Ever noticed tiny greyish, moth-like flies around your bathroom and kitchen? If the number of these flies around your home increases, you could have an infestation of drain flies.
Female drain flies can lay up to 300 eggs a day. It doesn’t take long for a few female drain flies to cause a problem in your home. These pesky flies lay their eggs in sinks, tubs, and even pet bowls.
Prevention is better than cure, so we’ve put together some top tips to help you get rid of those annoying buzz bugs.
What are Drain Flies?
The scourge of the drain fly, also known as moth flies or sewer gnats, can turn your cozy home into a buzzing, frustrating nightmare. These pesky insects have an insatiable appetite for water and love to take up residence in bathrooms and kitchens with sinks, tubs, and even pet bowls serving as their preferred breeding grounds.
Why The Name Drain Flies?
The flies love drains because of the organic matter, which provides a natural food source for their larvae to develop and thrive.
Do Drain Flies Live for Long?
The good news is that these pesky insects only live up to two weeks as adults. However, during that brief lifespan, they can cause a lot of trouble — the tearaways of the fly underworld.
Here’s a quick rundown of the lifecycle of a drain fly:
First, the female lays eggs in moist areas. The eggs are less than 1mm and take a couple of days to hatch. The larvae stage lasts up to 15 days, during which the hungry brown-colored larvae gorge themselves on organic matter.
Next, it enters the pupae stage, lasting only 24-28 hours before the adult fly emerges. Males emerge first but only live for a few days. However, hardy females live up to seven days, laying eggs to continue their legacy.
So why do drain flies love homes and restaurants?
The bottom line is these beasties are attracted to areas with standing water, such as bathrooms, kitchens, and outdoor spaces. And since they survive by feeding on organic matter, warm environments with waste and water are the perfect breeding ground.
Does a Dirty Home Cause Drain Flies?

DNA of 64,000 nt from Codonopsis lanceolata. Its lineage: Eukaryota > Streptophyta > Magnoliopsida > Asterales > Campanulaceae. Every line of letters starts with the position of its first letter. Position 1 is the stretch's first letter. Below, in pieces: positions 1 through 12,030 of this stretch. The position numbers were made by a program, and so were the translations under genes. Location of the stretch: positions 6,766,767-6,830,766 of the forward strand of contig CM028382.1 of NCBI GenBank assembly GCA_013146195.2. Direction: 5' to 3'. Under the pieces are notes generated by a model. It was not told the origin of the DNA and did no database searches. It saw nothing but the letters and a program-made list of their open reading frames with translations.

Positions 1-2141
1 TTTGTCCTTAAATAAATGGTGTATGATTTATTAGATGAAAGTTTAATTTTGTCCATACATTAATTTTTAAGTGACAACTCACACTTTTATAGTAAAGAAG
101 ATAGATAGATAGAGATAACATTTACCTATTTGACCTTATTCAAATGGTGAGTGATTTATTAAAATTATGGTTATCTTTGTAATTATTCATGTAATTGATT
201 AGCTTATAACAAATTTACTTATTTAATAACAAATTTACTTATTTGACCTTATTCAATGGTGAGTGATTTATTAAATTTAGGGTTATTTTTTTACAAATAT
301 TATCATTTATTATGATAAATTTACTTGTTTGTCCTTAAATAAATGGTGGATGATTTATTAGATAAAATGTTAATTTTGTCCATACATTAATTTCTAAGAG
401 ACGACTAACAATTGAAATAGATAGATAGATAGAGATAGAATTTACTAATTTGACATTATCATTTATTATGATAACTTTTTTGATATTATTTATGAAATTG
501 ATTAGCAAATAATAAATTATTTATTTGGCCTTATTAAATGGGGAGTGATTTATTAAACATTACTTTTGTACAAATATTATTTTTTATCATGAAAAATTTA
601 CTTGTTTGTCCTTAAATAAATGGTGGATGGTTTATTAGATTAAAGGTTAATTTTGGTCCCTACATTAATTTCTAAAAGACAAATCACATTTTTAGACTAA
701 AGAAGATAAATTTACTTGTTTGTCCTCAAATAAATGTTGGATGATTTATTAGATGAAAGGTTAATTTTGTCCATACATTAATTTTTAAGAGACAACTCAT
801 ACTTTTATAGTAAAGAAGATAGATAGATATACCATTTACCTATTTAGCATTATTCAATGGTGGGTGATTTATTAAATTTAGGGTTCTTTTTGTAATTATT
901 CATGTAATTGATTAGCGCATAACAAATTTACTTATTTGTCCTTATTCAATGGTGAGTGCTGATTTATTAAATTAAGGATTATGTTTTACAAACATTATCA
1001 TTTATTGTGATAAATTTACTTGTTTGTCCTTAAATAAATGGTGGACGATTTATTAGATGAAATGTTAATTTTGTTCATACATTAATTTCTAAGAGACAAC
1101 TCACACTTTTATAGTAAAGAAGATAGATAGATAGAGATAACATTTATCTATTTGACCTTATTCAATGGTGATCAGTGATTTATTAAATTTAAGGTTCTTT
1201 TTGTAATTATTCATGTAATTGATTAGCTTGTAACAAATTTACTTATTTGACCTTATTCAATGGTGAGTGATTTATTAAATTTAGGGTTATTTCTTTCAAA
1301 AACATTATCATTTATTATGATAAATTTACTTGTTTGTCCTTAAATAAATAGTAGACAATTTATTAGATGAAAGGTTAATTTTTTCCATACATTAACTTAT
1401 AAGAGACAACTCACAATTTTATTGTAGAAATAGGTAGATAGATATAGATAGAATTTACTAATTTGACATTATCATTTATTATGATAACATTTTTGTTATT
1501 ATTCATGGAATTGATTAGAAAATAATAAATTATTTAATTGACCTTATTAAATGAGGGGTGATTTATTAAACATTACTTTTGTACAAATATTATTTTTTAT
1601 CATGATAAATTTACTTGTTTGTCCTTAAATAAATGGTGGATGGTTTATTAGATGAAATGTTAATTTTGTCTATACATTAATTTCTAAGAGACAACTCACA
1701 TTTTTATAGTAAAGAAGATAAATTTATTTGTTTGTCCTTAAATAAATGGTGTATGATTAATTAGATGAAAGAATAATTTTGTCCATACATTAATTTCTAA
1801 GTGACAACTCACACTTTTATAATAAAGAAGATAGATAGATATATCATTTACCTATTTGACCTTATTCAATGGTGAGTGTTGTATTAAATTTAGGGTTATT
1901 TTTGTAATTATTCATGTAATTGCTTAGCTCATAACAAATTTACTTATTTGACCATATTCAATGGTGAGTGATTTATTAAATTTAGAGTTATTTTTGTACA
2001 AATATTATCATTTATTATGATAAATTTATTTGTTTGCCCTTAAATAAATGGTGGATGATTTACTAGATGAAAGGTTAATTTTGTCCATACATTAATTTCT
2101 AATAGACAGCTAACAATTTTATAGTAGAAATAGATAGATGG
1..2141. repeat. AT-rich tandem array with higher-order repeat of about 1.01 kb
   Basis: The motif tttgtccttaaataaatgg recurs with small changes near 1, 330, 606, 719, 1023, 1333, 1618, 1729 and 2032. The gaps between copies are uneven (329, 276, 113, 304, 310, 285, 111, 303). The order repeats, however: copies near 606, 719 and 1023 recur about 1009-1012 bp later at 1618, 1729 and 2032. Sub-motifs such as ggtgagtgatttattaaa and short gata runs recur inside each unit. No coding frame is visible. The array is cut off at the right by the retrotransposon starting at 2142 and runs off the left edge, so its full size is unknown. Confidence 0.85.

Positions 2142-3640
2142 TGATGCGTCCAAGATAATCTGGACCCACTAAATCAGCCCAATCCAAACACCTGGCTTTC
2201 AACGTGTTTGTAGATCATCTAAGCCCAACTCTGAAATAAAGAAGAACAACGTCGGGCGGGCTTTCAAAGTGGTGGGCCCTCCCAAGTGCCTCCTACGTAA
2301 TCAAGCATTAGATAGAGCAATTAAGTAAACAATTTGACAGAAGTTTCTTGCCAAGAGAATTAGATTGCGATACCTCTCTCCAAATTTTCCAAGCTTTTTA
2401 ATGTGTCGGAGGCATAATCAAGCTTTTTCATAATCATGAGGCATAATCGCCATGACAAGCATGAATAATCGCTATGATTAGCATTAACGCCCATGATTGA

Drain flies are a bit like headlice. Dirty hair doesn’t cause headlice, and an infestation of drain flies doesn’t always mean you have a dirty home. These flying critters can enter your home through a clogged drain or leaky pipe. Both of which can go unnoticed until it’s too late.
If there’s standing water around your home (plumbed-in but unused toilets, refrigerator drain pans, and water left in sinks), you’re inviting drain flies into your home.
Your home doesn’t need to be dirty to attract drain flies. But if you don’t clean often or take preventative measures, chances are these debris-feasting flies will visit your home more often.
Why Drain Flies get Their Name From Drains
Think of a clogged drain, and what springs to mind? A glob of tangled hair entwined around a greasy ball of gloop? Or a fatty mass of food waste and grime?
To a drain fly, it’s paradise. The ideal place to settle down and breed, with plenty of food for their larvae to feed.
If You Spot These Signs, You Have a Drain Fly Infestation
If you see any moth-like creatures hanging out on the walls during the day or flying towards the light at night, that’s a pretty good indication you’ve got a drain fly issue.
Or if you see excessive flies around your sinks, bathtubs, or drains. If you suspect drain flies, try lifting your drain covers. That’s where the larvae are likely to be.
Drain flies multiply quickly. So as soon as you spot the signs, it’s time to act. The best course of action is to call in a plumbing expert. But, whatever you do, DON’T pour insecticide down your drains and pipes.
Try these DIY drain fly busters while waiting for a plumber to arrive:
Mix a solution of baking soda and white wine vinegar. Pouring this frothing mixture down your drains helps clear away any minor clogs.
For larger blockages, try a metal pipe brush. However, if you don’t know how to use these properly, you’re best waiting for the professionals.
Coat a plastic cup with vegetable oil and place it near the site of the flies. The inquisitive beasties will head into the cup and get stuck in the oil. Your very own Venus Fly Trap!
Got Drain Flies? We Know Just Who You Should Call!
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